Where businesses often falter is by having an implicit top-down leadership mentality, one that rigidly confines the whole business process. If leaders believe that they are at the “top” and that all they need to do is define a framework and run their processes through it, they’re missing the whole point of leadership. Just because you define the high level terms of engagement and show up to a meeting doesn’t make you a leader. In our remote work world, surrounded by socio-economic turmoil, it feels dishonest and antiquated to rule with an iron fist from the top. This leadership mentality reinforces so many of our cultural bad habits and cognitive biases: Us versus Them, power dynamics, micro aggression, and all the rest. I think of all the leadership horror stories I’ve read in the news, like The Type Directors Club, Refinery29, Ellen, Apple, and so many others that I can’t help but wonder why anyone would want to lead through personal hubris and be so lame and toxic just to be in control. For me, leadership lacks any real substance unless everyone is in the fray on equal footing — you, your team, and your client. I call this “Leading from the Middle” because, as a team, we’re all contributing to leadership. It’s only when we all take equitable responsibility for our combined efforts that the ultimate success of any project is realized.
There’s no true leadership without accountability.
As a business owner, I prefer accountability as a directional and guiding principal over the idea of leadership. For me, leadership means being a catalyst to start something and getting it off the ground. It’s not about being the singular author or final decider of something. I’m just one voice of many and I know that I don’t have all the answers. It’s not about “tell us what to do,” but “help us figure out how to start.” Accountability, by definition, is your willingness to take responsibility for your actions and your understanding, while accepting the consequences. Accountability produces action and forward momentum. Your willingness to do something and to take responsibility for it — whether developing a design direction, writing an articulate email to a client, or keeping track of a project timeline — all contribute to the collective success of a project. Shared accountability allows for leadership and mentorship to influence and reinforce each other in a virtuous cycle. We’re all co-leaders through our accountability and actions. Full stop.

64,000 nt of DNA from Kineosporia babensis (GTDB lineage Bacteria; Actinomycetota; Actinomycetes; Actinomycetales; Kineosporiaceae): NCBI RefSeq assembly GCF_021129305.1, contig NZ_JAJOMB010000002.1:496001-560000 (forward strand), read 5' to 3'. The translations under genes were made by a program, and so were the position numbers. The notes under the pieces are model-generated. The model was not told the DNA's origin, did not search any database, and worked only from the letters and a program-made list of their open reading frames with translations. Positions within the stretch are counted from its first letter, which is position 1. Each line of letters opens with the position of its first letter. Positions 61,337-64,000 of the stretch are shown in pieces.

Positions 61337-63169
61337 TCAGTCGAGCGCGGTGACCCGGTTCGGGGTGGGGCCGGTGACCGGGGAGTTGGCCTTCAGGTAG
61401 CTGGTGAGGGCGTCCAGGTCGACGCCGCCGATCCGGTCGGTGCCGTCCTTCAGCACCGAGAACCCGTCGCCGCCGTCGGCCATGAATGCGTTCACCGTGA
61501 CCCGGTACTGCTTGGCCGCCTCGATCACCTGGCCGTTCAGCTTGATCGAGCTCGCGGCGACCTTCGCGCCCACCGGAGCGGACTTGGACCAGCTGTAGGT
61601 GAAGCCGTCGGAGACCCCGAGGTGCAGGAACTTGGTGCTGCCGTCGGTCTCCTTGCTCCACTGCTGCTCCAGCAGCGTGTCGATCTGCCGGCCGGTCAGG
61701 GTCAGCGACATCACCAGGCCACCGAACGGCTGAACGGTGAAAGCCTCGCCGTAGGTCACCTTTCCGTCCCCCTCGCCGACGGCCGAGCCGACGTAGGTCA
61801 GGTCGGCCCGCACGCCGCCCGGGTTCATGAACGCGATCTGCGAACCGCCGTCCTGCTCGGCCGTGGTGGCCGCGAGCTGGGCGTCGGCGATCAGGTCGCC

In the article, The Agile C-Suite, by Darrell Rigby, Sarah Elk, and Steve Berez, in the May-June 2020 issue of Harvard Business Review, they talk about the idea of “the initiative owners” as those who take responsibility, which perfectly characterizes true leadership for me. The article states: